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Entries in Sidney Lowe (1)


No. 1: North Carolina State vs. Houston, 1983

North Carolina State Beats Houston

One Great Season has spent the last couple of months counting down the Top 10 National Championship games since 1979, when Larry Bird and Magic Johnson squared off in Salt Lake City. Today's No. 1 is the 1983 thriller between upstart North Carolina State and heavyweight Houston at The Pit in Albuquerque.

One Great Season

If you've seen one NCAA Tournament highlight more than Christian Laettner's buzzer-beating dagger to beat Kentucky in 1992, it's no doubt the Dereck Whittenburg airball slammed home by North Carolina State's Lorenzo Charles, also at the buzzer, to give the Wolfpack the 1983 national championship.

In most circles, this game or the 1985 championship matchup between Villanova and Georgetown are regarded as the two best title games in modern college basketball history. In both cases, a heavy favorite was upended by a team that seemingly had no chance to win. N.C. State's triumph, however, is more memorable because it ended on such a miraculous shot.


+ No. 2: Villanova vs. Georgetown, 1985
+ No. 3: Kentucky vs Arizona, 1997
+ No. 4: Syracuse vs. Indiana, 1987
+ No. 5: Kansas vs. Memphis, 2008
+ No. 6: Michigan vs. Seton Hall, 1989
+ No. 7: Syracuse vs. Kansas, 2003
+ No. 8: Georgetown vs. North Carolina, 1982
+ No. 9: Duke vs. Connecticut, 1999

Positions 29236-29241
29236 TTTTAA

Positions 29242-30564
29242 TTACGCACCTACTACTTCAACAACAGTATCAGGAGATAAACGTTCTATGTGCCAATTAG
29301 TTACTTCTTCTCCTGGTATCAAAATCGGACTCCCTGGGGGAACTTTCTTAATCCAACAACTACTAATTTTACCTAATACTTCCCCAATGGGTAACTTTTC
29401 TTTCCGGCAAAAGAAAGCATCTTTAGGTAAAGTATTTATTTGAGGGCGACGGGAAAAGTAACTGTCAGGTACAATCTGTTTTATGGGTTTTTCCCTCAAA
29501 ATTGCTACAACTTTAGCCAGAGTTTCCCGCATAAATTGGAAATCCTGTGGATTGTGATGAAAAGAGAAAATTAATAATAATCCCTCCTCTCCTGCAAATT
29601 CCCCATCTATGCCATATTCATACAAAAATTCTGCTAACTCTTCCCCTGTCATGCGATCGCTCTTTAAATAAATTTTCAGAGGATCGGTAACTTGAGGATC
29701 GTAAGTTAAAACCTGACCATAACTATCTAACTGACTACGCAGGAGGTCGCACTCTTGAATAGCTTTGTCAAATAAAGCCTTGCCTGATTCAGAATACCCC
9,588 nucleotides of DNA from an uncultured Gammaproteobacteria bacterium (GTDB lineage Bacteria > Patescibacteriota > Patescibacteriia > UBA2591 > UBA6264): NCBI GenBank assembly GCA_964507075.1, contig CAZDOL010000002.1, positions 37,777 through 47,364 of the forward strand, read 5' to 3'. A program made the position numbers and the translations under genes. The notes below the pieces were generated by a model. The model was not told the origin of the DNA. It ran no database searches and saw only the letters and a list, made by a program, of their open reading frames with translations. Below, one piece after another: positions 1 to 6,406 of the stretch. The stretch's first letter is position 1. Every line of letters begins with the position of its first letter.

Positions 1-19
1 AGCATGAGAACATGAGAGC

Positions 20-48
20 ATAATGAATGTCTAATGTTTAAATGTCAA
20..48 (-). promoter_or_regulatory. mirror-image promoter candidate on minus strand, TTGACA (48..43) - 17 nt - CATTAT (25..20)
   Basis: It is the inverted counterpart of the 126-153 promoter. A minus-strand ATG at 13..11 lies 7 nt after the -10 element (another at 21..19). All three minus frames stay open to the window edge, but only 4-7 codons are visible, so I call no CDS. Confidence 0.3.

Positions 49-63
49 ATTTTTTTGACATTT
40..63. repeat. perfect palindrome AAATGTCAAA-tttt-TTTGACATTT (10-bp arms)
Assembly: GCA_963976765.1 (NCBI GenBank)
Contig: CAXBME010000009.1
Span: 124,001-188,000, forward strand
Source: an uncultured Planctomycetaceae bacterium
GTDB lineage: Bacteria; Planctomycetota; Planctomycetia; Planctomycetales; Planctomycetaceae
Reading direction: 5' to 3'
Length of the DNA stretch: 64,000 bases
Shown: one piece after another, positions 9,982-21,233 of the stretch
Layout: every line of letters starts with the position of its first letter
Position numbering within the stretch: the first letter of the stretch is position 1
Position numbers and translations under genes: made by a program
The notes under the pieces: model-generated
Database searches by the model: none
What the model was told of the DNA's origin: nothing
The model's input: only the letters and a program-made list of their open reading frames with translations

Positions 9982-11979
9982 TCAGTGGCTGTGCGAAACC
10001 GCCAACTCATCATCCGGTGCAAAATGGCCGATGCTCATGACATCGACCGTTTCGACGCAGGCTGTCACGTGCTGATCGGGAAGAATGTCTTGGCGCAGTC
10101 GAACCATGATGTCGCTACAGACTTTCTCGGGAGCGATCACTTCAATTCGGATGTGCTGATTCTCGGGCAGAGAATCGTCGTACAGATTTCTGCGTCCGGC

+ No. 10: Indiana State vs. Michigan State, 1979

Also making the Wolfpack's run exciting was the dramatic fashion in which most of the team's tournament games ended. Not only was that Houston finish a nailbiter that kept this seventh-grader up long past bedtime, but Jim Valvano's bunch won three of its first four tournament games by a grand total of four points, including a 63-62 defeat of the West Region No. 1 seed Virginia and All-American center Ralph Sampson in the Elite Eight.

NCAA Tournament

Meanwhile, Houston and its fraternity of high-flying dunk artists known as Phi Slamma Jamma, won its first four tournament games by a total of 48 games, reaching the 89-point mark in each of its last two outings before Valvano would instruct his team to slow the pace in the title game.

Whittenburg and point guard Sidney Lowe ran an efficient backcourt so impressive that I went to the local sporting goods store to get my very own knee brace to match Whittenburg's. The next few months when I played ball in the neighborhood, I hung out on the perimeter and banged home threes, announcing to my playmates something like, "Whittenburg does it again" or "Whittenburg cannot be stopped" or "Wise is taking over this game ... bum knee and all."

If the visual of the Whittenburg-to-Charles game-winner is forever etched in your memory, then so too must be the image of Valvano scrambling around in the frantic next moments, looking desperately for someone to hug.

And when the dust had settled, North Carolina State had shocked the college basketball world and given broadcasters an extension on the license to make frequent references to Cinderella or David and Goliath.